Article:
In other words, what we can get is a limit on the allowed values of the combination of the parameters and the trace of the stress-energy tensor of the cosmological fluid.

For instance, from the Lagrangian (7), we obtain

(22) |

If we consider the case of dust-dominated Universe, : as a consequence, (22) allows to get information on the allowed values of the combination of the matter density and the parameter . Actually, since the parameter is required to be very small in order to match the cosmic speed-up palfR1 , the relation (22) sets limits on the values of the (visible) matter density , which, thanks to the data reported by sereno06a or kagramanova06 , are easily seen to be much different from those deriving from cosmological observations.

## Iii Discussions and Conclusions

The recent estimates of (or ) from Solar System experiments suggest some comments on the reliability of extended theories of gravity.

First of all, up today, no observation within the Solar System is able to reveal effects due to the non linearity of (or, rephrased in GR language, due to the cosmological constant). Strictly speaking, this statement is the outcome of our analysis that has been carried in the Palatini formalism of gravity; however similar conclusions seem to arise also in the metric approach, as recent papers suggest (see capozziello07 ; zhang07 and references therein).

Second, conversely, present observations at the Solar System scale are hardly fit to constrain the forms of the functions used in cosmology, setting bounds on the parameters appearing in them, since the Solar System estimates of these parameters are much greater than the cosmologically required values. This is confirmed also by estimating the density of visible matter, which turns out to be several orders of magnitude different from the one derived thanks to cosmological observations.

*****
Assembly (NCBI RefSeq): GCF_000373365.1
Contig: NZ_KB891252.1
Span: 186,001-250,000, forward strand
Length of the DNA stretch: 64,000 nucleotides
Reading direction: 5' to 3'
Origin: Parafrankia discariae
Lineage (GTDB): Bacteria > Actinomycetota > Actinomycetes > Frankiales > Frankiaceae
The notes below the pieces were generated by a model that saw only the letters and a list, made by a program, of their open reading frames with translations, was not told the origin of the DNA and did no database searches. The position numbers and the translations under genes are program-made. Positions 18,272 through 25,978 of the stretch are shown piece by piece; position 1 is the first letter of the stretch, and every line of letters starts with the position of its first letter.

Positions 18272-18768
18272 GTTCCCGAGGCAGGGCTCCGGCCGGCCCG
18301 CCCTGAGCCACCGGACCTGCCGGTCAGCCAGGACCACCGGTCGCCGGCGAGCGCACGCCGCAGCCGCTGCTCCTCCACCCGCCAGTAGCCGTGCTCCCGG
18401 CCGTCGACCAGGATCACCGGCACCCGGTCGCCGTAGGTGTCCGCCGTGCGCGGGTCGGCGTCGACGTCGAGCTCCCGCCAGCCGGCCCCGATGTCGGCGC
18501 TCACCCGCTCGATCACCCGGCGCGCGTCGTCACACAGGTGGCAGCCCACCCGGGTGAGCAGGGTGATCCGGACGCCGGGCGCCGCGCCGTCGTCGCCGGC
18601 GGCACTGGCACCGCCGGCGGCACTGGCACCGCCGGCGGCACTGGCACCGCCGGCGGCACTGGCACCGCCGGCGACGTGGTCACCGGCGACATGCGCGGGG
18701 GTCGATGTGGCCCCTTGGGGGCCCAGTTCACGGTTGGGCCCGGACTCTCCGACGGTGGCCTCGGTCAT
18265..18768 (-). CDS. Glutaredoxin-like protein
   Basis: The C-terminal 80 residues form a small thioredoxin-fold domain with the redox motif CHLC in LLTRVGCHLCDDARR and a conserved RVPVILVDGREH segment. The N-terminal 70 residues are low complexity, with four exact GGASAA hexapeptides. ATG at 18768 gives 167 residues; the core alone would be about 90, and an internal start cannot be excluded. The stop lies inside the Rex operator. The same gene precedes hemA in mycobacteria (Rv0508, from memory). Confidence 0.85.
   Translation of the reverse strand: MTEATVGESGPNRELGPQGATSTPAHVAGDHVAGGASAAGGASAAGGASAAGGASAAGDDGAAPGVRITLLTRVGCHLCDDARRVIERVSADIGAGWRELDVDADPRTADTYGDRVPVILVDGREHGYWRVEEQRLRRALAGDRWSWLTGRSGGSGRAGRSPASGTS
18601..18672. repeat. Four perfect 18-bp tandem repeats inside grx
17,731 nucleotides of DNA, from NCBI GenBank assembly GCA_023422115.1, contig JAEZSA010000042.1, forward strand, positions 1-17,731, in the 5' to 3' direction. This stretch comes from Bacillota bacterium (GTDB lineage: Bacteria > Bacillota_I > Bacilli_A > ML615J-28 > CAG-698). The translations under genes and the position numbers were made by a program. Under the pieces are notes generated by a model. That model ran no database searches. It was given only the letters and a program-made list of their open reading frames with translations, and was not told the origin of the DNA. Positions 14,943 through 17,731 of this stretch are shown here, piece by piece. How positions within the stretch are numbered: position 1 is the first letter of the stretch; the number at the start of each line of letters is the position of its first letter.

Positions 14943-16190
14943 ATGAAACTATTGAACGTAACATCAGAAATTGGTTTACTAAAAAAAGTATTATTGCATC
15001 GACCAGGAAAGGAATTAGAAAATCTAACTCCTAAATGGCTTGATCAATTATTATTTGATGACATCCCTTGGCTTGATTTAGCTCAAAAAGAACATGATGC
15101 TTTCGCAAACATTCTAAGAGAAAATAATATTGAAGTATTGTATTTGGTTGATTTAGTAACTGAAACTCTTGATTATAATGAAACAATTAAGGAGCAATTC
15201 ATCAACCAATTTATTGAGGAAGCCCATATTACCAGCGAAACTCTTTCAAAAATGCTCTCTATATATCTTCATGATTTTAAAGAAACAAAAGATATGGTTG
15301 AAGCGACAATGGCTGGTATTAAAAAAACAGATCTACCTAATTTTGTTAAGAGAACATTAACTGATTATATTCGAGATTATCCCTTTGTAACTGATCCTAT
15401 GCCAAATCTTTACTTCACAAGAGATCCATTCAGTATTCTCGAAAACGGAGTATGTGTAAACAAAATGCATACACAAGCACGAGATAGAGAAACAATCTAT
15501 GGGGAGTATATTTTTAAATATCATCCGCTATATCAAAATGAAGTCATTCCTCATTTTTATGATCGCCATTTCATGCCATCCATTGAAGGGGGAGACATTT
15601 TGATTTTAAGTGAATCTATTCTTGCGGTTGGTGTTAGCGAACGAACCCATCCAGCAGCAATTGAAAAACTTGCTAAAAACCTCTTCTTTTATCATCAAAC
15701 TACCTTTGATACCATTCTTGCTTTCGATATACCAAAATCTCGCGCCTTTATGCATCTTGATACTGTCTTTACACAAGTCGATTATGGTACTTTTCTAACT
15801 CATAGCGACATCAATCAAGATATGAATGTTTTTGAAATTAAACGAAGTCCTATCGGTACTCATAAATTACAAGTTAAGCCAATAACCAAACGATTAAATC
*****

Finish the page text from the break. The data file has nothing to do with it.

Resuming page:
Of course, these tests are done on a particular solution of the equations, namely a spherically symmetric vacuum solution, corresponding to constant scalar curvature. Even if relaxing the spherical symmetry does not seem to produce relevant changes, different conclusions might arise considering the solutions inside a matter distribution, such as a galaxy, thus enlarging the scale under consideration.

The underlying feeling is that non-linearities appearing in become important on scales much larger than the Solar System, for sure on the cosmological scale and, hence, data coming from one context cannot be used to infer anything on the other context: in fact, they belong to a different realm of application of the same theory, if one trusts in , or to different approximations of a more general theory, if one believes that GR at the Solar System scale and in cosmology are just good approximations of something else, still undefined.

## Acknowledgments

M.L.R acknowledges financial support from the Italian Ministry of University and Research (MIUR) under the
national program “Cofin 2005” - La pulsar doppia e oltre: verso una nuova era della ricerca sulle
pulsar.